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San Francisco Paid Military Leave Act: Enforcement Guidelines Issued

February 22, 2023

In our client alert from December 29, 2022, O’Melveny reported on San Francisco’s first-of-its-kind paid military leave act for private employers: the Private Sector Military Leave Pay Protection Act (“MLPPA”). On January 20, 2023, San Francisco’s mayor approved this new law, and it became effective on February 19.

The San Francisco Office of Labor Standards Enforcement (“OLSE”) has now published guidance on compliance with the MLPPA. This guidance clarifies the reach of the statute, including:

  • Who the MLPPA Applies To. The MLPPA does not apply to employers of fewer than 100 employees; does not apply to employees who work outside of San Francisco (including San Francisco International Airport); and does not apply to independent contractors. 

  • Military Leave Coverage. The guidance confirms that the MLPPA can cover up to 30 separate military leave periods per year (up to 30 total days).

  • Handbook and Employee Notice Requirements. If a covered employer “publishes an employee handbook that describes other kinds of leave available to its employees, the employer shall include a description of the rights to Supplemental Compensation under the MLPPA in the next edition of its handbook it publishes.” Further, all covered employers should provide notice to employees of their right to paid military leave “within a reasonable time” after the employee notifies the employer of “written military orders” that “will require time off from work.” 

  • Calculating Supplemental Compensation for Servicemembers. Employers must provide employees the difference between their gross military pay and the gross pay they would have received had they worked their “regular work schedule.”

     – Gross military pay is only the employee’s basic pay rate, excluding military pay allowances for items like clothing or housing. Employers may calculate an employee’s gross military pay through the employee’s rank or request the employee provide a wage statement verifying the gross military pay. 

    Gross “regular work schedule” pay includes wages for hours that would have been worked had the employee not gone on leave—including overtime, if the employee is “regularly” scheduled to work overtime. For those employees without a “regular” or fixed work schedule, employers must look at the pay received for 12 weeks immediately preceding the military leave (excluding those where the employee was on unpaid or partially paid leave). An employee must also receive all benefits they would have received if they worked their regular schedule—including health care, retirement, and profit sharing. Tips are not included in this gross pay.

    – The MLPPA does not permit employees to receive pay for hours when they would have been working outside of San Francisco or for hours when they would not have been required to work.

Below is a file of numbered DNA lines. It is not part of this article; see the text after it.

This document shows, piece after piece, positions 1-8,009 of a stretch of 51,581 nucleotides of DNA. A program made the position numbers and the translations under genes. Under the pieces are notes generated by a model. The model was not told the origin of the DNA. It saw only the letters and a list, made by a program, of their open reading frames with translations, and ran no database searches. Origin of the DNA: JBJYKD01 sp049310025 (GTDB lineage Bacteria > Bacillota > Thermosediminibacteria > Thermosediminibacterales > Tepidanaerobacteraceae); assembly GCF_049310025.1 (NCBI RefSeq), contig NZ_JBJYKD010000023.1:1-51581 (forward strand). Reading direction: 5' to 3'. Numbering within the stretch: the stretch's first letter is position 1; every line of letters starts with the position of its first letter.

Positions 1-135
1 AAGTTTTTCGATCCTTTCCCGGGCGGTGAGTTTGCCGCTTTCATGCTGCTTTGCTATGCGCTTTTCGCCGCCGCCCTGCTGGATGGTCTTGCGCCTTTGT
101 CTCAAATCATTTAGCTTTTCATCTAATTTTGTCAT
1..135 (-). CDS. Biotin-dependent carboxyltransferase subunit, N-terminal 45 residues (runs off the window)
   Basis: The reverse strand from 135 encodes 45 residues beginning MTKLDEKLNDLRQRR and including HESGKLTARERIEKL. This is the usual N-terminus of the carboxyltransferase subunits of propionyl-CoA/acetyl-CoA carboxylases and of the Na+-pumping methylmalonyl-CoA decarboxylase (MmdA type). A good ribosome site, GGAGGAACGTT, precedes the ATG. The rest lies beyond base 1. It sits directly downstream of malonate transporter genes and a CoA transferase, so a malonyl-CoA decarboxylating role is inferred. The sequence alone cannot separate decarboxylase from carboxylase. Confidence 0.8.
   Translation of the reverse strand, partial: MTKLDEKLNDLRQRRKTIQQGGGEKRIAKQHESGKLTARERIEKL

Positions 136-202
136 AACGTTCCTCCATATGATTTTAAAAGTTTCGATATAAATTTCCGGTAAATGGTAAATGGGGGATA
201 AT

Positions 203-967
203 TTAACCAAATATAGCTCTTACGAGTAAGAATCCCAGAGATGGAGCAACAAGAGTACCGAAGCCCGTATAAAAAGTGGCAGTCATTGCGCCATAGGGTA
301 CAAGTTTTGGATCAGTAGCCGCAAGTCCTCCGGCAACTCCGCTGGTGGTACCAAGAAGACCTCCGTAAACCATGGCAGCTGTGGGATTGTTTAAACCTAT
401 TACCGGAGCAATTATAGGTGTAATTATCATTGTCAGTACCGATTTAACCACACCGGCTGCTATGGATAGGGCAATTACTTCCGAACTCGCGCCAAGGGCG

• Timing of Supplemental Compensation. Employers must make a good faith effort to pay employees their MLPPA compensation no later than the payday for the payroll period when the employee’s military leave began.

  • Recordkeeping. Employers must keep records regarding employee schedules, hours worked, and military leave taken for up to four years.

  • Advance Notice of Military Duty. Employers may require employees to comply with reasonable notice procedures—but only when the need for military duty is foreseeable. The guidance does not provide examples or further guidance on “reasonable” notice procedures.

  • Collective Bargaining Agreements. The MLPPA applies to all covered employees, including those employees subject to a CBA. For a CBA to waive the provisions of the MLPPA, the waiver “must be express, and must be in clear and unambiguous terms.” 

  • Penalties. The MLPPA’s robust administrative and civil enforcement provisions are not separately addressed in the OLSE’s guidance, but are set forth in the text of the MLPPA.  Under those provisions, the OLSE can order an employer who violates the law to pay up to (i) three times the amount of differential pay withheld or $250, whichever is greater; and (ii) up to $50 per day to employees for each day the compensation was withheld. Employees can also bring civil actions if they comply with certain administrative requirements and can obtain the same remedies, along with their attorneys’ fees.

This memorandum is a summary for general information and discussion only and may be considered an advertisement for certain purposes. It is not a full analysis of the matters presented, may not be relied upon as legal advice, and does not purport to represent the views of our clients or the Firm. Mark W. Robertson, an O'Melveny partner licensed to practice law in Alabama, California, New York, Texas, and the District of Columbia, Tristan Morales, an O’Melveny partner licensed to practice law in California and the District of Columbia, Charles J. Mahoney, an O'Melveny counsel licensed to practice law in New York, Aparna B. Joshi, an O’Melveny partner licensed to practice law in Illinois and the District of Columbia, Adam P. KohSweeney, an O’Melveny partner licensed to practice law in California and New York, Anton Metlitsky, an O’Melveny partner licensed to practice law in New York and the District of Columbia, Kristin MacDonnell, an O'Melveny counsel licensed to practice law in California, and Jason Zarrow, an O'Melveny counsel licensed to practice law in California, contributed to the content of this newsletter. The views expressed in this newsletter are the views of the authors except as otherwise noted.

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